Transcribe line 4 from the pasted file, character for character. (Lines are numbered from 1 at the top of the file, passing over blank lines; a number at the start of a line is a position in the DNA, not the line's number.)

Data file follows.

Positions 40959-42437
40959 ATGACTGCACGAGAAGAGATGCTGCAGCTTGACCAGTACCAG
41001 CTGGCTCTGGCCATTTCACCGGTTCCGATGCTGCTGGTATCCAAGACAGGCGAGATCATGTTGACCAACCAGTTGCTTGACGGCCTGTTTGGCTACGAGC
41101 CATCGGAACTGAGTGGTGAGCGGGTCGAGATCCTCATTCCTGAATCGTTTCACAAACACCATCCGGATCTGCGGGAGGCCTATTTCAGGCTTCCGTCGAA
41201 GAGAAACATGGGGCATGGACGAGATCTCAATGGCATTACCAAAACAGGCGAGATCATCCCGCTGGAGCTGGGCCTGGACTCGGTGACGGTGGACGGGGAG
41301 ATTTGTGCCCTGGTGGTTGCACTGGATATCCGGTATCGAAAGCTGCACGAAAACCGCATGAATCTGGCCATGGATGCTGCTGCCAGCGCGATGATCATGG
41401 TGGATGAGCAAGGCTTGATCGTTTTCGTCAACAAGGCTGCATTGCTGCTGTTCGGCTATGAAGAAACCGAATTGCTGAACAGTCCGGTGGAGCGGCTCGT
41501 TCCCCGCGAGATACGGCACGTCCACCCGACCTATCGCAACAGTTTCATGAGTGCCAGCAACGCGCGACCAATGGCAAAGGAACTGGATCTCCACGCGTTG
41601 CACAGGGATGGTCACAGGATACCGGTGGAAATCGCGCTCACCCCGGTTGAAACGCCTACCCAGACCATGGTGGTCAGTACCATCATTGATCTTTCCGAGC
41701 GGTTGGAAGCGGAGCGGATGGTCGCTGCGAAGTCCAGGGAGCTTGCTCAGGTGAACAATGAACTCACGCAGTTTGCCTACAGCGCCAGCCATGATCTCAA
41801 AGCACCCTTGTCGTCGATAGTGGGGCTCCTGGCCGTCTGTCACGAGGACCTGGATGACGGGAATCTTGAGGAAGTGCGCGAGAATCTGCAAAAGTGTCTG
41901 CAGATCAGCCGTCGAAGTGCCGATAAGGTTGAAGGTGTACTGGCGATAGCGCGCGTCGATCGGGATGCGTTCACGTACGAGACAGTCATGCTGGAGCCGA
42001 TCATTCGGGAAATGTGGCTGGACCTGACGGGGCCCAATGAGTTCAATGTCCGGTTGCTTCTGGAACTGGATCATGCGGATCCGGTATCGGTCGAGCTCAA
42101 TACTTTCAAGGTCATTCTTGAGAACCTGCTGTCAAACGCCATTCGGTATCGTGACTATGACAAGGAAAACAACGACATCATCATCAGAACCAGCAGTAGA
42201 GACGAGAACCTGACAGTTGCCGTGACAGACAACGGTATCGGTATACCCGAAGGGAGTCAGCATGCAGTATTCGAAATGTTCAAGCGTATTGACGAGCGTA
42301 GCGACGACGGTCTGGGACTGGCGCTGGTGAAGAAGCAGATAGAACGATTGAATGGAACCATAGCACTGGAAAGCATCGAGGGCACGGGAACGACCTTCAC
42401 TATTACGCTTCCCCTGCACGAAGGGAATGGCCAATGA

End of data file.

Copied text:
41101 CATCGGAACTGAGTGGTGAGCGGGTCGAGATCCTCATTCCTGAATCGTTTCACAAACACCATCCGGATCTGCGGGAGGCCTATTTCAGGCTTCCGTCGAA